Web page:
“In the La Follette School, I found a program committed in word and deed to supporting students who want to make a career of public service. That made all the difference for me.”
Megan Stritchko (MPA ’09)
The La Follette School was recommended to me by an alum. I was drawn to the coursework that could develop my quantitative skills and to the wide variety of elective courses that I could choose from. I knew that I wanted to use my MPA in public service and was drawn to the La Follette School as the embodiment of the Wisconsin Idea.
Heidi Normandin (MA ’98)
“The La Follette School gives you a well-rounded set of tools to approach public policy and public administration problems. Even at my first job, I felt equipped to handle whatever project came my way.”
Alumnus Anam nominated for young professional award
Tawsif Anam (MPA ’13) has been nominated for a Professional Elevation Award by Madison Magnet, Madison’s largest young professional organization. Voting continues online through Friday, Sept. 11. The award is given to a young professional in Wisconsin …
Allison Couture: Physican, student, advocate
Like everyone across the globe, Dr. Allison Couture (MPA ’20) had her world turned upside down when COVID-19 struck. However, Couture had a unique vantage point: as a master’s degree student at the La Follette School of Public Affairs and as a practicing doctor.
Pushing the Limits: Factors Contributing to Passage of Municipal Levy Referenda
Wisconsin municipalities rely heavily on the property tax to fund public services, such as street maintenance, police and fire protection, and parks and recreation. In 2005, the state enacted levy limits, or a restriction on the amount of additional revenue a municipality could raise through the property tax. Wisconsin municipalities can exceed their levy limit, but they must ask residents to increase their property taxes via a direct referendum. This report for The League of Wisconsin Municipalities examines the characteristics that contribute to successful levy-limit referenda.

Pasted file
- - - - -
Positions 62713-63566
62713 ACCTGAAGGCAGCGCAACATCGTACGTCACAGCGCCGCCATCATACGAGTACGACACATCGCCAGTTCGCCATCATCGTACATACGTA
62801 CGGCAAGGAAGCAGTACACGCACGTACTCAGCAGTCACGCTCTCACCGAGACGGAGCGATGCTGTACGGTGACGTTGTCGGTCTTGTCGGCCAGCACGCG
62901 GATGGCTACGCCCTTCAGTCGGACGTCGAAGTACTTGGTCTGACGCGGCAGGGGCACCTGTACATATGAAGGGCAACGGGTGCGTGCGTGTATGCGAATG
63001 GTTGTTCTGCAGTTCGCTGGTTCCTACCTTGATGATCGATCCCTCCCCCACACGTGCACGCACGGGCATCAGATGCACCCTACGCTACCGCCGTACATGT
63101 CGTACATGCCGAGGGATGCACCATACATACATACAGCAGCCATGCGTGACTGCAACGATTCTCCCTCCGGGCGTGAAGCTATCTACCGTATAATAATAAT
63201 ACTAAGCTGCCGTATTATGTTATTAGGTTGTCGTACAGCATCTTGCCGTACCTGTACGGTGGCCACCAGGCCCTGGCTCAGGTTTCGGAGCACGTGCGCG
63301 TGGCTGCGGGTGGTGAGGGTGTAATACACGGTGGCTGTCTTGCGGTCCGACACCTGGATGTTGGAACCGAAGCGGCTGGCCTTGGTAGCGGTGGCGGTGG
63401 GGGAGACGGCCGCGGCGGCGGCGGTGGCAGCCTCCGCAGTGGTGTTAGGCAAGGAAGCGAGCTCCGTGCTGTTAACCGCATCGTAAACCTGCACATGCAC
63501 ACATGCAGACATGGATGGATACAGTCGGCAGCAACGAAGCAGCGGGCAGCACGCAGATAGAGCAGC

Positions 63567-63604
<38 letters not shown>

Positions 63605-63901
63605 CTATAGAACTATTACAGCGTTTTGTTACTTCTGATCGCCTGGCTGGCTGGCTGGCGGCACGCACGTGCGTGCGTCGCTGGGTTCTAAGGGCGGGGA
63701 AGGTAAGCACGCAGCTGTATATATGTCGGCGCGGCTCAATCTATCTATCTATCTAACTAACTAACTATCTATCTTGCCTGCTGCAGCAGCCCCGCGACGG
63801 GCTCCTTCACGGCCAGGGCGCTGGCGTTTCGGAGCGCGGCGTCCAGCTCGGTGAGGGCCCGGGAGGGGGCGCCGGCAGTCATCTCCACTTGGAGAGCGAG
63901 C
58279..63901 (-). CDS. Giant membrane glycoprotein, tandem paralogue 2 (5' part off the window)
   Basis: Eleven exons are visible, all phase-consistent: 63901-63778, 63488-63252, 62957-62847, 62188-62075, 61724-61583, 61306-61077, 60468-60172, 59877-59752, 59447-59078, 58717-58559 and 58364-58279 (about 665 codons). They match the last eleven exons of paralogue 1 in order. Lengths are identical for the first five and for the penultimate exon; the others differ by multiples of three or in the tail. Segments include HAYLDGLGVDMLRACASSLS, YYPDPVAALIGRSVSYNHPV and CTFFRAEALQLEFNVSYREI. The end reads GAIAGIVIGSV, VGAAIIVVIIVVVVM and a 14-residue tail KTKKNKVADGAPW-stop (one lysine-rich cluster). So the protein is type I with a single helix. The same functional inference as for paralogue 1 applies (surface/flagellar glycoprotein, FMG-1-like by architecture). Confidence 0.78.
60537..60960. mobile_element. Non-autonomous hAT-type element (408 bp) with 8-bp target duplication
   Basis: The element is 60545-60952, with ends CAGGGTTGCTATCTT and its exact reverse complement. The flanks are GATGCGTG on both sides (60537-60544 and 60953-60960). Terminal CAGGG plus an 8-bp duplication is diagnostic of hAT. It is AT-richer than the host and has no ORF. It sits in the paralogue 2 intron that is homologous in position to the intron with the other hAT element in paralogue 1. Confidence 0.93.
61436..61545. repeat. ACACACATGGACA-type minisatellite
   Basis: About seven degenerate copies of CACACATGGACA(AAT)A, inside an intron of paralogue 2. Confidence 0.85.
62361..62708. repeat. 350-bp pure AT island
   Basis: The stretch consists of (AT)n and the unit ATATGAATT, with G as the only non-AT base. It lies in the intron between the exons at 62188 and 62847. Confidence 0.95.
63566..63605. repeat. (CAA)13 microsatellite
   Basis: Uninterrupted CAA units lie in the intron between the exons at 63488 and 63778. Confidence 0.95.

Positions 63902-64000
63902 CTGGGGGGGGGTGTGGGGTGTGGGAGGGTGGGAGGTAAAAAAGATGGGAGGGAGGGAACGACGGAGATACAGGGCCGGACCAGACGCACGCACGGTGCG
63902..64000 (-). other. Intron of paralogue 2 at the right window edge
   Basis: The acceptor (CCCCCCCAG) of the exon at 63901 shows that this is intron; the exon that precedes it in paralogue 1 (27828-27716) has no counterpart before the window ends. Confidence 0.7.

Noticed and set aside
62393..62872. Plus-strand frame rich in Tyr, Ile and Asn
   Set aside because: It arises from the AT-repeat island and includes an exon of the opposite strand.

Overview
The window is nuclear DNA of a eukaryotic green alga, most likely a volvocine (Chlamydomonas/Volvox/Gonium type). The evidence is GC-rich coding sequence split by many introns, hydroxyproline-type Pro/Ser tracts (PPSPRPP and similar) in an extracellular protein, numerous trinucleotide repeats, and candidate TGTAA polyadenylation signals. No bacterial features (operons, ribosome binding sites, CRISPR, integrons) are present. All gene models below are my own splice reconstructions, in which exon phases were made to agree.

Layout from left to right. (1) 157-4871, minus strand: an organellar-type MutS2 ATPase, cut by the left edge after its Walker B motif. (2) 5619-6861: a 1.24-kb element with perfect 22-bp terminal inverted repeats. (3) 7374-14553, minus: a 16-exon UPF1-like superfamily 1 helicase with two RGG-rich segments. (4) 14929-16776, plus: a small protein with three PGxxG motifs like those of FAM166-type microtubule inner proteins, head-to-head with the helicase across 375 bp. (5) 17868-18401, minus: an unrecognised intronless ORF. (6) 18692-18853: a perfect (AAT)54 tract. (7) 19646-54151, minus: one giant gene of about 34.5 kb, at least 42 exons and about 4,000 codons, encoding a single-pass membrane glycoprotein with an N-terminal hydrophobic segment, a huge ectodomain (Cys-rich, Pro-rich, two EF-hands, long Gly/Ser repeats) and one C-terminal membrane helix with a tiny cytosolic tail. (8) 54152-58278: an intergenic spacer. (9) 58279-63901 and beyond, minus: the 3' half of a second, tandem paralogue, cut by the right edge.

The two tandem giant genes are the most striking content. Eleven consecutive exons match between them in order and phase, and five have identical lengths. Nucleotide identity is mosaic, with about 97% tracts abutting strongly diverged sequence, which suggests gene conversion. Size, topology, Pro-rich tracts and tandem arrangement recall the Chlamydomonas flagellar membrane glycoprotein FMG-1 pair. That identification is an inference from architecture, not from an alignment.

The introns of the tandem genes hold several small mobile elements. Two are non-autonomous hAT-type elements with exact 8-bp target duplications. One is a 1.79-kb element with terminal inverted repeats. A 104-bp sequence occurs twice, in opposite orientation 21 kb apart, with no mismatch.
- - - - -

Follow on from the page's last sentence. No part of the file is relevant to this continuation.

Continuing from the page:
Work Perks: Policies Helping Small Businesses Offer Employee Benefits
Small businesses are vital to the State of Wisconsin, but many small businesses struggle to attract and retain workers because they cannot provide access to high-quality, affordable health insurance, retirement savings plans, and paid leave. This report reviews a range of policy alternatives that can enhance the ability of small businesses to provide benefits to employees. There is no silver bullet for addressing the concerns of all small businesses in providing benefits, but there are a range of options that policymakers can explore to help small businesses in Wisconsin.
Preventing and Countering Violent Extremism: Localization in Kenya, Kosovo, and the Philippines
The Global Community Engagement and Resilience Fund (GCERF) supports local initiatives in vulnerable communities around the world to help strengthen their resilience to violent extremism. This report utilizes case studies of Kenya, Kosovo, and the Philippines to analyze how each country incorporates local level actors within their respective National Action Plan (NAP) to prevent and counter violent extremism. To understand local efforts, we completed a three-step analysis. First, we performed a literature review covering both decentralization and decision space analysis. Next, we reviewed each NAP, giving a summary of the plan, its goals, and the stakeholders involved. Finally, we developed a qualitative coding schema to comprehensively assess NAPs in terms of best practices laid out by the United Nations. The analysis suggests GCERF can strengthen their local effectiveness by focusing on the following policy initiatives: promoting empowerment, supporting capacity building, and connecting with development agencies and NGO’s to improve decentralization outcomes.
Goldy funding to support Copelovitch’s research on international finance
La Follette School Professor Mark Copelovitch recently received a Daniel Louis and Genevieve Rustvold Goldy Faculty Fellow award to support his research activities.
Climate Change & Child Poverty in OECD Countries
Climate change has wide-ranging negative effects on public infrastructure, socio-economic and demographic inequality, and physical and mental health outcomes. Children in poverty are at highest risk of experiencing these impacts. The Organisation for Economic Co-operation and Development requested the completion of an analysis mapping out the connection between climate change, child poverty in wealthy nations, and childhood development. We propose policy options to ameliorate potential high-risk harms to children in poverty living in OECD countries from climate change and mitigation of climate change. We also identify gaps in literature and research that should be pursued to better understand this urgent issue.